HOW THE SEASONS CAME: A NORTH AMERICAN INDIAN FOLK TALE, Retold and illustrated by Joanna Troughton; Peter Bedrick Books, New York; Blackie Children's Books, London; 1992; 25 pages oversize, hardbound; $14.95; ISBN 0-87226-464-5
Because of the big double-page spread of a sad Daddy-wolf viewing with dismay his sick cub, a pic that appears to have been painted with sugared whippedcream instead of oil pigment binder, I could almost forgive Troughton. The aesthetic experience of liking sugary- sentimental pix is rare with me. It ain't enough, though.
North America's a mighty big place, Troughton, a whole continent, and there are still some 500 Nations on the part north of Mexico with unique languages, histories, etc. As it so happens, this is not "a myth that comes from the Algonquin Indians of the north east U.S.A." It comes from the Ojibwe Indians in northern Minnesota which I will note in geographical reference is "near Winnipeg," if that helps.
A dozen or more versions of this tale were collected in my home state, here, by William Jones -- who was a member of the linguistically-related Fox tribe who had become a student of Franz Boas, and tripped around northern Minnesota in 1903-1905. While the publication (William Jones, Ojibwa Texts, American Ethnological Society, 1917, was a bit delayed, copies of the hard-to-get material have been circulating among Native curriculum developers in Minnesota and Wisconsin (Wisconsin is not so near Winnipeg, but not that near to Toronto, either) since the early 1970's. There are thus quite a number of children's versions, some of them in our language, some in English, some in facing pages of both.
Some have even fallen into the hands of non-Indian story-miners and it seems most likely it is one of these Troughton actually cribbed her tale from. Since the Algonquian "tribe" is an invention of ethno-linguists (it is a pejorative word meaning "bark eaters" applied by the Iroquois to some of their enemies), it's hard to imagine how "they" got credited with it, but in the story-mining industry anything is possible. One thing characterizes all the versions I've seen (none attributed to "the Algonquian tribe of northeast North America" to be sure): they don't begin with Daddy wolf seeking help for his sick son. That seems to be something Troughton has added for kid appeal (Daddy Wuffums wants to help widdle Wuffie, and so do all the other animals!)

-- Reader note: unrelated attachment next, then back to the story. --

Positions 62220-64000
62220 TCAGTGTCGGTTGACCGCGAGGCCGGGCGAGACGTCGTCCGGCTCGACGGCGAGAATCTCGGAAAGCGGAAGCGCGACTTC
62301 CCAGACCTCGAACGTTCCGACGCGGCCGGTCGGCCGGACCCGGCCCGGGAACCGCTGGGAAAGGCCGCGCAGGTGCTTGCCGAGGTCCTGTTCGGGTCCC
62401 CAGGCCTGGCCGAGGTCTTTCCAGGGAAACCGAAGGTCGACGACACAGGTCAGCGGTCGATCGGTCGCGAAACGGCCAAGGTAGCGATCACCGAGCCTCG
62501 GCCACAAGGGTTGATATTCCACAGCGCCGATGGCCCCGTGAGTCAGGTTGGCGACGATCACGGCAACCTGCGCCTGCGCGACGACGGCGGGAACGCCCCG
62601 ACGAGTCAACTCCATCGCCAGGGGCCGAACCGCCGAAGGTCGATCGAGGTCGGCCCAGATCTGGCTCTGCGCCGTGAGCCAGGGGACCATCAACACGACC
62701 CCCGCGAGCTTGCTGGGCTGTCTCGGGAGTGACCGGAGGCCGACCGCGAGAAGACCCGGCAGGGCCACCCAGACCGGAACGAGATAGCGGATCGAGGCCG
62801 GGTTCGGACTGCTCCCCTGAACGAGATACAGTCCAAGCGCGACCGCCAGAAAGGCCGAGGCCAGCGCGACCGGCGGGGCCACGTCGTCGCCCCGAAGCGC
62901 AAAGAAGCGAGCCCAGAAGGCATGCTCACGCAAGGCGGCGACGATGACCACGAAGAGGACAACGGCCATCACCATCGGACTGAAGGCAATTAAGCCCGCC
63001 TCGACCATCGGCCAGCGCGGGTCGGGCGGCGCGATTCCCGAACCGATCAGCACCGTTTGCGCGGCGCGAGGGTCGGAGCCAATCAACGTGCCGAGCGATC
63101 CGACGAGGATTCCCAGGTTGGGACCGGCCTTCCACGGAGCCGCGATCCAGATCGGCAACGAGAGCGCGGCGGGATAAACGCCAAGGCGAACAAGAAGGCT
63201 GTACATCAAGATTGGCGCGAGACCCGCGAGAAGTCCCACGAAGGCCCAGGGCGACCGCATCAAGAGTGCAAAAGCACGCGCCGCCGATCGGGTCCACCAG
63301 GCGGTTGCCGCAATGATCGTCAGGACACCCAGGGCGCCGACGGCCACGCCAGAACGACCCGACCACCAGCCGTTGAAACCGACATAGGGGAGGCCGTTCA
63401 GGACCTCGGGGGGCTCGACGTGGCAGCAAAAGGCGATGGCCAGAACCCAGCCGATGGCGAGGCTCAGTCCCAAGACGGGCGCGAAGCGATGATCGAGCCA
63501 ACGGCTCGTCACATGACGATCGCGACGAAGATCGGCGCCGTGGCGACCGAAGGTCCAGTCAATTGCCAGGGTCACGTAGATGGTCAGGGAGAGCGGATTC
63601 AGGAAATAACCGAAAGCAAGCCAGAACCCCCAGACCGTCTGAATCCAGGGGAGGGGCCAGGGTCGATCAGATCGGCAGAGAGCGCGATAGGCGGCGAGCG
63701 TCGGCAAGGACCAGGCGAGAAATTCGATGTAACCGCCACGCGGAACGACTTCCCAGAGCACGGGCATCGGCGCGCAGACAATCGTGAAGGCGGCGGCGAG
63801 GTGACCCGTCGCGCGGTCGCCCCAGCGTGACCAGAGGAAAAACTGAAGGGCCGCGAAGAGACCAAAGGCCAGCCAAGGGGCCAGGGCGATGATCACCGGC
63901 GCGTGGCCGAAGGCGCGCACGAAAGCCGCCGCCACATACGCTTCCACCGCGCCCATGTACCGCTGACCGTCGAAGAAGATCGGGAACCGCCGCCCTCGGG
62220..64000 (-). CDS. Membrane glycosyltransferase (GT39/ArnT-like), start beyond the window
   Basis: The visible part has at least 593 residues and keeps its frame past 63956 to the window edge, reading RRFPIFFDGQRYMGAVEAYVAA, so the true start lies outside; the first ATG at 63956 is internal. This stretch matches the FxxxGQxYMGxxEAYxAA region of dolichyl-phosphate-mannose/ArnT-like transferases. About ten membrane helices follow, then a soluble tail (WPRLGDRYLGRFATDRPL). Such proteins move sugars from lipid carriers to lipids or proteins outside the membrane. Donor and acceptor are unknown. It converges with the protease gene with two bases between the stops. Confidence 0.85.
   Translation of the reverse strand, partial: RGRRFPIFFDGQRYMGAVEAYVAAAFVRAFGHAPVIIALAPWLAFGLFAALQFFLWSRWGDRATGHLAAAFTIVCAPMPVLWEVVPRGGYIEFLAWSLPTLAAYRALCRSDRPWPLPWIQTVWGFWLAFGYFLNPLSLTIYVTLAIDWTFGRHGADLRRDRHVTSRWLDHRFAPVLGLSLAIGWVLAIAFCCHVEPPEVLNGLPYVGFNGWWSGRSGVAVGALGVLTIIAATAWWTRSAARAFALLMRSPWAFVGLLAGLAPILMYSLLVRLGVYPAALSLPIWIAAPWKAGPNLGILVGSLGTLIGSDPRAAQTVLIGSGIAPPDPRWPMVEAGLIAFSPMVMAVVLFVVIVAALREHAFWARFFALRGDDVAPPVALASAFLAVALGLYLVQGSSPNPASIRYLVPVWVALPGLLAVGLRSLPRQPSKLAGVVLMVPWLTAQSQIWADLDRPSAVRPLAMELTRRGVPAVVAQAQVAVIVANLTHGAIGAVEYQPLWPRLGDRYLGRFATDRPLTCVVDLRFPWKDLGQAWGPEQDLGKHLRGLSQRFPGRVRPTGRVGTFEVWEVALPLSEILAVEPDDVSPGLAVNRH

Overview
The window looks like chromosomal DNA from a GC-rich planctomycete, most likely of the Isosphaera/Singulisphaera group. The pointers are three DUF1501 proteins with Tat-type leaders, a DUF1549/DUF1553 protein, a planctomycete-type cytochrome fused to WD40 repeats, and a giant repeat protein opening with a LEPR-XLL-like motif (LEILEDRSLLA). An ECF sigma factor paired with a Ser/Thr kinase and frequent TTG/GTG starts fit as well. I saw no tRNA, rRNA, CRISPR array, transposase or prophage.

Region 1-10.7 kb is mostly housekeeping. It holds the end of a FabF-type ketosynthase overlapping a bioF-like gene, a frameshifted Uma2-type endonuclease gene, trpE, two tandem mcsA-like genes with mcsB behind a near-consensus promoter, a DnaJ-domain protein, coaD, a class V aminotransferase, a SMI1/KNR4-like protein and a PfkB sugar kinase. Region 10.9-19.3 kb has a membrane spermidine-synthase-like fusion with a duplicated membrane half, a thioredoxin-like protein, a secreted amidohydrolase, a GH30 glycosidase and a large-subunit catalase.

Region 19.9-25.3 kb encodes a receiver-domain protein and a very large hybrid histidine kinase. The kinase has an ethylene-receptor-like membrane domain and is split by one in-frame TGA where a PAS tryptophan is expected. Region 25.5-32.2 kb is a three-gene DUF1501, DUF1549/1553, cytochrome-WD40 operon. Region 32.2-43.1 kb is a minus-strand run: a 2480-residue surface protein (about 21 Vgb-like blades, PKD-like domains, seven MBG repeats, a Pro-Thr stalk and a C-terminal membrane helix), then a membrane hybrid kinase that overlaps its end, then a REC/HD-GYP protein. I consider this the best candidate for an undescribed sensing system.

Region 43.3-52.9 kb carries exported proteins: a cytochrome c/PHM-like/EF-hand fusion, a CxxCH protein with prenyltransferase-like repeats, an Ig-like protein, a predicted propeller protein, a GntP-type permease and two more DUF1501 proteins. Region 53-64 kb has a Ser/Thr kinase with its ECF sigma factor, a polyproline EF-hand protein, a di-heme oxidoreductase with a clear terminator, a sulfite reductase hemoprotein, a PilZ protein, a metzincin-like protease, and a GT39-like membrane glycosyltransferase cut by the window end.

This also is not a "myth"; we distinguish those (major religious import, creation stories, major moral and ethical) from "little" teaching stories which (like this one) answer kids' "Why?" questions.
In this story the "birds of the seasons" were always above the sky, it was always winter.
Nope, they were captured. Some say by a village of grizzly bears. The animals do plan to free them, and Fisher (Odjig, an animal made almost extinct by the peltry trade, because its hides were worth twice the price of a beaver hide) is their leader. In most versions, the animals do not jump up toward the sky; they travel a long way and cross a lake. Fisher leads the animals -- in good war-band leader fashion -- to bite holes in the canoes and paddles of the villagers who have captured the birds of -- not 3 seasons -- but only summer. After releasing the birds -- they are hidden in birchbark makuks, boxes, Fisher is nearly caught but escapes into the sky, where he becomes the constellation generally called the Big Dipper. Sometimes he's hit by an arrow in the tail, just as he's reaching freedom in the sky; the arrowpoint through the tail is then Polaris, the North star.